After navigating the city streets, the tree eventually arrived at its planting location in the conifers, a perennially moist spot adjacent a nearby spring. Some 43 years later, this tree has established in the landscape, yet not without trial and tribulation.
Have you seen this?
For those who don’t know, Nantucket is a town and a county comprised of three islands. The smallest of these is Muskeget Island, registering these days at around 250 acres of sand, American beach grass, bayberry, Rosa rugosa, wild flowers, low Eastern red cedar, and seemingly endless snarls of poison ivy.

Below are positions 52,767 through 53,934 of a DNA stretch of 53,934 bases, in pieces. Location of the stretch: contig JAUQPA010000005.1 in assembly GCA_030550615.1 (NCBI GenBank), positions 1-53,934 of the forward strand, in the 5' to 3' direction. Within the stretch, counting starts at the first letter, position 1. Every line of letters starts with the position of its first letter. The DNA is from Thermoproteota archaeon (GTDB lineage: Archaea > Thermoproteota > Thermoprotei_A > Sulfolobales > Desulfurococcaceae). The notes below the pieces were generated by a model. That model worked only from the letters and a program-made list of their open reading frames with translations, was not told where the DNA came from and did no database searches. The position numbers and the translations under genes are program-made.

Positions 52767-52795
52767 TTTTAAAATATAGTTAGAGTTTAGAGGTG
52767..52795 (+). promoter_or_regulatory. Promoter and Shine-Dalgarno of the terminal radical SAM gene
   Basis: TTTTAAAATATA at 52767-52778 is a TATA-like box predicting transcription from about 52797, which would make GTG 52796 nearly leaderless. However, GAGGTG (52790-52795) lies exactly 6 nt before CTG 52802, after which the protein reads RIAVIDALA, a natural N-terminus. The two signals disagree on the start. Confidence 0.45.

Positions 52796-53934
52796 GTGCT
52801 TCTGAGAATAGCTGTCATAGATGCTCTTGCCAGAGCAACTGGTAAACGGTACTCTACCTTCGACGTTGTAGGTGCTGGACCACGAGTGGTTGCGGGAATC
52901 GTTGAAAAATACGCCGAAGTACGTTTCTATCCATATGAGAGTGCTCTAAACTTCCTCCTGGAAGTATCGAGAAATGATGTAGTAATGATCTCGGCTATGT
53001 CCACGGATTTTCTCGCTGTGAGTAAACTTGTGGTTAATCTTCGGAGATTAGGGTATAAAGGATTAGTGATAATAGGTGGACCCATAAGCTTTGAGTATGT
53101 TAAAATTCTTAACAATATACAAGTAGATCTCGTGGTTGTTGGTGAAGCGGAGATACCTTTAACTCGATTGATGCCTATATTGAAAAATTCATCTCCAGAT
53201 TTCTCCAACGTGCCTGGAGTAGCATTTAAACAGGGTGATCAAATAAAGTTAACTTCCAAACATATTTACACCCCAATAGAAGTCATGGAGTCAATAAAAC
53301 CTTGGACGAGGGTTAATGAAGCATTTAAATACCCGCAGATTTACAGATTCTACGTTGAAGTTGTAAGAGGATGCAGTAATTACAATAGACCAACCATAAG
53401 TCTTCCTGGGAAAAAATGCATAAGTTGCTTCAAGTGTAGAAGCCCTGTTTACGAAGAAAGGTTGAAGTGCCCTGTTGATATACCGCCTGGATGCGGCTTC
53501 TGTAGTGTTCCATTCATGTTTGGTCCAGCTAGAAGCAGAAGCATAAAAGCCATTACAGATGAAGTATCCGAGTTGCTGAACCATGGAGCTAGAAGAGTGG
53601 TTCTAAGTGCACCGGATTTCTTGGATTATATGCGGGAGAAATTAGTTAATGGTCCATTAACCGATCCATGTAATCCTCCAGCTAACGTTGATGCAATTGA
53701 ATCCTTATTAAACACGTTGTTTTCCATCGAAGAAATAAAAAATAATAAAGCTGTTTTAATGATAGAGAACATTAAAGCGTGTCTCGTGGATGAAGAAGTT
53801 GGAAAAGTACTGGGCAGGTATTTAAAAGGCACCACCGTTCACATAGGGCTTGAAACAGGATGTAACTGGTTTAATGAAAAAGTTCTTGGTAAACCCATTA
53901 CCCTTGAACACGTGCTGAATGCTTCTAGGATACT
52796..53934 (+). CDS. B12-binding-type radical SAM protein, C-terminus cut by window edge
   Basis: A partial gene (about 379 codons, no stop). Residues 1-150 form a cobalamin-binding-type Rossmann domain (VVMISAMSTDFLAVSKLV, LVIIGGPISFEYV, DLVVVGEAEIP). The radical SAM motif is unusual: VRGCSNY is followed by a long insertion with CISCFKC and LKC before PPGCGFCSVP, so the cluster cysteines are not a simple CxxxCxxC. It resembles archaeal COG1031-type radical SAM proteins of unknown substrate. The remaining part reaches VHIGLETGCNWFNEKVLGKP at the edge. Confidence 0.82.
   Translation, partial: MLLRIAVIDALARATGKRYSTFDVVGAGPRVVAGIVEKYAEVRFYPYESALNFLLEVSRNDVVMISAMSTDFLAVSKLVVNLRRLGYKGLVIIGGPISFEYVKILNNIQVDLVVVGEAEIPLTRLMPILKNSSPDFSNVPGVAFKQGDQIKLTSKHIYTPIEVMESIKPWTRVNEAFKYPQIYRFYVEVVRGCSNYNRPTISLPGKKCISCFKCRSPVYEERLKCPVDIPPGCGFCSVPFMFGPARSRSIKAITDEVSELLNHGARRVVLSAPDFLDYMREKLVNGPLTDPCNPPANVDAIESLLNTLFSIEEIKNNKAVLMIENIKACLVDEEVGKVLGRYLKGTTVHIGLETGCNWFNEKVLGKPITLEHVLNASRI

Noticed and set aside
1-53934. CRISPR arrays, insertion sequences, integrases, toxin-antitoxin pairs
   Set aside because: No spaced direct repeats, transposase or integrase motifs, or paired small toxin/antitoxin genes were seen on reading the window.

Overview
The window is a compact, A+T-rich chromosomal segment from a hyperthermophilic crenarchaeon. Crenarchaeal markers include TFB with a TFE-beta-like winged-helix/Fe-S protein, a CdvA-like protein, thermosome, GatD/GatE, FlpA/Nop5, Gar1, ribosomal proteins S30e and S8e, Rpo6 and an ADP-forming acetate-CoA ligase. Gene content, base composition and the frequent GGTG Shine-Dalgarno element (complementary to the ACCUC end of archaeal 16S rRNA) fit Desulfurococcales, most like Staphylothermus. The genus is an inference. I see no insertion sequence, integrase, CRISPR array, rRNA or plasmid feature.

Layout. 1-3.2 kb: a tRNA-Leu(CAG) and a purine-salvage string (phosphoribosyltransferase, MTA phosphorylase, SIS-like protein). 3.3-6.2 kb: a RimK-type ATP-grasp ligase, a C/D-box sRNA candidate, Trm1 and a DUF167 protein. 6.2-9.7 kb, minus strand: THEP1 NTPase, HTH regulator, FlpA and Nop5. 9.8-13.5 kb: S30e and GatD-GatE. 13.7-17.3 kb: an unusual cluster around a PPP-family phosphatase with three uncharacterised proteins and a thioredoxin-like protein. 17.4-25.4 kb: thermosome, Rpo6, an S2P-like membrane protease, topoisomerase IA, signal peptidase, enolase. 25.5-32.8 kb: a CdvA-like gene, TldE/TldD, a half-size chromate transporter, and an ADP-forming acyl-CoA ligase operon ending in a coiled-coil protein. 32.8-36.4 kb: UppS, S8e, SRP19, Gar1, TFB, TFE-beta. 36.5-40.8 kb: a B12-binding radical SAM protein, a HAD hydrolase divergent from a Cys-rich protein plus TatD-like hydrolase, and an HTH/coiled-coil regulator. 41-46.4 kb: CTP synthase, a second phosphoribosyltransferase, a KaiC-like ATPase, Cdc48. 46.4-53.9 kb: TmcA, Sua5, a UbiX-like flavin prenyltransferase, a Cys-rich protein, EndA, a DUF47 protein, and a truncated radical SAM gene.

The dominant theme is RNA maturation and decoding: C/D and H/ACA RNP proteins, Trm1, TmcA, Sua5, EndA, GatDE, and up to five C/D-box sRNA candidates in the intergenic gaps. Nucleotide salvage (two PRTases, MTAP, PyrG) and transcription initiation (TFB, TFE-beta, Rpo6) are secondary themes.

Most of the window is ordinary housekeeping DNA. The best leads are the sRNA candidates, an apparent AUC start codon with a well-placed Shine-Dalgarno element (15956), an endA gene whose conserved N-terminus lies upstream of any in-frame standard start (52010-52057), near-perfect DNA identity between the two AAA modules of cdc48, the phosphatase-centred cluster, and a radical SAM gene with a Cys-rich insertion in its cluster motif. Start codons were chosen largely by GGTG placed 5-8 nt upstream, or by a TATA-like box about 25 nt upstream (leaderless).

Owned by the Town of Nantucket and Crocker Snow, Jr., Muskeget Island is a low, barren scab of post-glacial deposits perched on terminal moraine sediments steadily wearing away into eroding waves. Shorebirds and scant land birds find respite here from the huggermugger of the bigger two islands in this mini archipelago, Nantucket and Tuckernuck Islands. Gray seals have found its isolation from humans, and hungry white sharks, to be such a perfect sanctuary that they’ve turned it into the second largest of their breeding colonies on the East Coast.
Read more about Muskeget Island, its ecology, and its historic importance at The Nantucket Chronicle.